The boundaries data is a geographic mapping overlay which divides a co-op’s territory into a grid of 7-mile-by-7-mile squares that it labels “townships.” Through its graphical user interface, the software will highlight areas within townships likely to be affected by outages as a storm approaches.
By looking at what has happened in the past—how and where outages occurred under different weather conditions—the software is able to predict with high accuracy where system problems are most likely to occur, Lacy says.
The next step in the project will be a demo for the participant cooperatives sometime this fall that shows how well the algorithm would have predicted weather-related outages that occurred in the past based on the data it has ingested.
The initial results will rely on past events, but the software will continue to learn in real time as it goes, refining its predictions about outages and where a utility might best position equipment and crews to deal with storm damage.
‘Fast and nimble’
To work effectively, data integration will have to be “fast and nimble,” Lacy says, especially because co-ops often don’t have large teams to handle the effort. Thomas notes that one of the benefits of MultiSpeak is it incorporates instruction sets known as WSDLs (Web Services Description Language) that make it easier to implement than some other interfaces.
The potential benefits to cooperatives from analytics software like Storm Readiness are significant.
Last September, when Hurricane Florence roared ashore in the Carolinas, it left a wide swath of damage across much of the state as strong winds and record flooding disrupted service for several co-ops. Brunswick EMC saw outages affect nearly 78,000 of its 92,000 meters.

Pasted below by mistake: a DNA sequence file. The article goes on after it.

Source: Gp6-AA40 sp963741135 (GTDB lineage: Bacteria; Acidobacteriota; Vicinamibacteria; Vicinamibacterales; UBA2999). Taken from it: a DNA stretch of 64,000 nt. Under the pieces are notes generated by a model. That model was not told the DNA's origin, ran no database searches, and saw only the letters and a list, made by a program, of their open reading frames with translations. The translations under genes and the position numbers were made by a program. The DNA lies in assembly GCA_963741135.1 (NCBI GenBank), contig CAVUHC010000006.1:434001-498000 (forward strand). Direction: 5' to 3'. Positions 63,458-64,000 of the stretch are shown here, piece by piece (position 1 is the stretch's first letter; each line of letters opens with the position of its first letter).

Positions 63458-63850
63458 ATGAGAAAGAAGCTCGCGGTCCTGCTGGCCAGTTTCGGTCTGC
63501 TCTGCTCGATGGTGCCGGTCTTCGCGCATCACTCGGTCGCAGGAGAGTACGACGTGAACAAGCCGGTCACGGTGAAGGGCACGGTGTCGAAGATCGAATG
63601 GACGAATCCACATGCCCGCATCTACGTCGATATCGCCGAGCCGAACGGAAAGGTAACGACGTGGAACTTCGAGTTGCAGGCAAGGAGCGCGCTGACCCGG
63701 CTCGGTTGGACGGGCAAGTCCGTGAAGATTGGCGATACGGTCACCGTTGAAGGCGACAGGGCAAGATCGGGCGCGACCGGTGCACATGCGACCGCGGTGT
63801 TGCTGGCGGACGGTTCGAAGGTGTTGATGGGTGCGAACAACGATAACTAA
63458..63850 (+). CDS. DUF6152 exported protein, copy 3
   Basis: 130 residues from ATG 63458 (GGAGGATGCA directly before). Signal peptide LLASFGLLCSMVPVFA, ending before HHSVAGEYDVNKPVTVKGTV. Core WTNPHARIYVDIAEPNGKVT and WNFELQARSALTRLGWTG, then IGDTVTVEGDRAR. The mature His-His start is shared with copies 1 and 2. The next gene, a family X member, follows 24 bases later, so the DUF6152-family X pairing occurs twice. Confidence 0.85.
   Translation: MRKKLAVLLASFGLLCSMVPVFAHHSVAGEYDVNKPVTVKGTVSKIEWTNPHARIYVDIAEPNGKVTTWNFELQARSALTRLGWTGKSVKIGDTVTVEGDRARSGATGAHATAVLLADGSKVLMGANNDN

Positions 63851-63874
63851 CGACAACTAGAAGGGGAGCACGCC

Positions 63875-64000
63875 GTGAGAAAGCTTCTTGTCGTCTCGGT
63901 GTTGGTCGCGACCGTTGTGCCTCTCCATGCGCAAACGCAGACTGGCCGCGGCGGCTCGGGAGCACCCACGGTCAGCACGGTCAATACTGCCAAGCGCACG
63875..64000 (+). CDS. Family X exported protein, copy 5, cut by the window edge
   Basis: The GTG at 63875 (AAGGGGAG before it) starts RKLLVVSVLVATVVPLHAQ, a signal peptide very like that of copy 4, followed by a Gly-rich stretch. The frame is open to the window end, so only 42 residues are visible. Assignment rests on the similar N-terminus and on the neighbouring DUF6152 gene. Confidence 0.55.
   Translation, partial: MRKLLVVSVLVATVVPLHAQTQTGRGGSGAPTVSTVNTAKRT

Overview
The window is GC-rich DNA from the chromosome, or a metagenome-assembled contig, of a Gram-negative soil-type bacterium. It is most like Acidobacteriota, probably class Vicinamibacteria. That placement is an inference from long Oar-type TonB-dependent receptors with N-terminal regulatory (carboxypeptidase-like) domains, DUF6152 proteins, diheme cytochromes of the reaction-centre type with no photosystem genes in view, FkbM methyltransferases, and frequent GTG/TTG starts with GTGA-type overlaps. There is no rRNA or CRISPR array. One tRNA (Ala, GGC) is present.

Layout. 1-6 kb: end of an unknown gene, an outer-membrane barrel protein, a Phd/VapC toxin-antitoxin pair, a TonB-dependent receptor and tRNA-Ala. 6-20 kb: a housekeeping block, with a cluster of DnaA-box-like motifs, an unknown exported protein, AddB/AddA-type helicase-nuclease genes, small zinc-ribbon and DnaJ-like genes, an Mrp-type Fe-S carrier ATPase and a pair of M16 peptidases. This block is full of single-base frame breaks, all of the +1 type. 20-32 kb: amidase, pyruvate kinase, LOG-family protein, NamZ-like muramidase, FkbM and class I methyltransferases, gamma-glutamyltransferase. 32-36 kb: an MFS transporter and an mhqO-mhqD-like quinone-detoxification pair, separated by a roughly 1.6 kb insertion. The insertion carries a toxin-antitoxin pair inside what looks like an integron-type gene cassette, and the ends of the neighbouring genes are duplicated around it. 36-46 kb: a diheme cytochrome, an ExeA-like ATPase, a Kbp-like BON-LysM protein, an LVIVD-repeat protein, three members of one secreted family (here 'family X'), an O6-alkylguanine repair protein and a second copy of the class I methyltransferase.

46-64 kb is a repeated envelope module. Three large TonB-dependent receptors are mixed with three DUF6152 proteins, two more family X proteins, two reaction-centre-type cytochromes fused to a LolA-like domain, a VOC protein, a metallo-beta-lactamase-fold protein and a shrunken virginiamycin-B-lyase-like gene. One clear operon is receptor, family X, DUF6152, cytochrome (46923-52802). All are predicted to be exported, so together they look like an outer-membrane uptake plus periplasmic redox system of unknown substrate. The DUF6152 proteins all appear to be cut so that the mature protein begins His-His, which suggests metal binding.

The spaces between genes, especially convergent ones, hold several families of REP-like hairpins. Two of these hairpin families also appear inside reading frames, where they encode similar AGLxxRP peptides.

“After the storm, getting around from point to point was difficult,” Shaw says. “We had several pockets where we couldn’t get across the roads, and access to the area from outside was very limited for several days. Getting materials in was very tough, which increased the need to plan ahead.”
Working around the clock and drawing on experience, Brunswick EMC employees were able to restore power to most of the membership within four days. But anything that could have increased their ability to respond efficiently would have meant fewer man hours and less expense.
“At NRECA, we talk a great deal about increasing the resilience of electric distribution networks,” Thomas says. Machine-learning systems “promise to increase the resilience of the networks and may help increase member satisfaction as well as reduce the cost of repair.”
Shaw says those capabilities could also help cooperatives manage a generational transition from veteran staff, who rely on their years of experience, to younger personnel who grew up in a digital environment.
“I think it will be of even greater value for the next generation to validate some of the assumptions we make going into a storm,” he says.
Overall, Shaw believes the potential for data integration and processing made possible through MultiSpeak and analytics software is just starting to be tapped.
“It’s exciting to think about the possibilities with AI and the knowledge we can gain making use of the data available,” he says. “It’s something of interest to all of us utility folks, and I can see that the bright hope of the future is finally putting all this data to use.”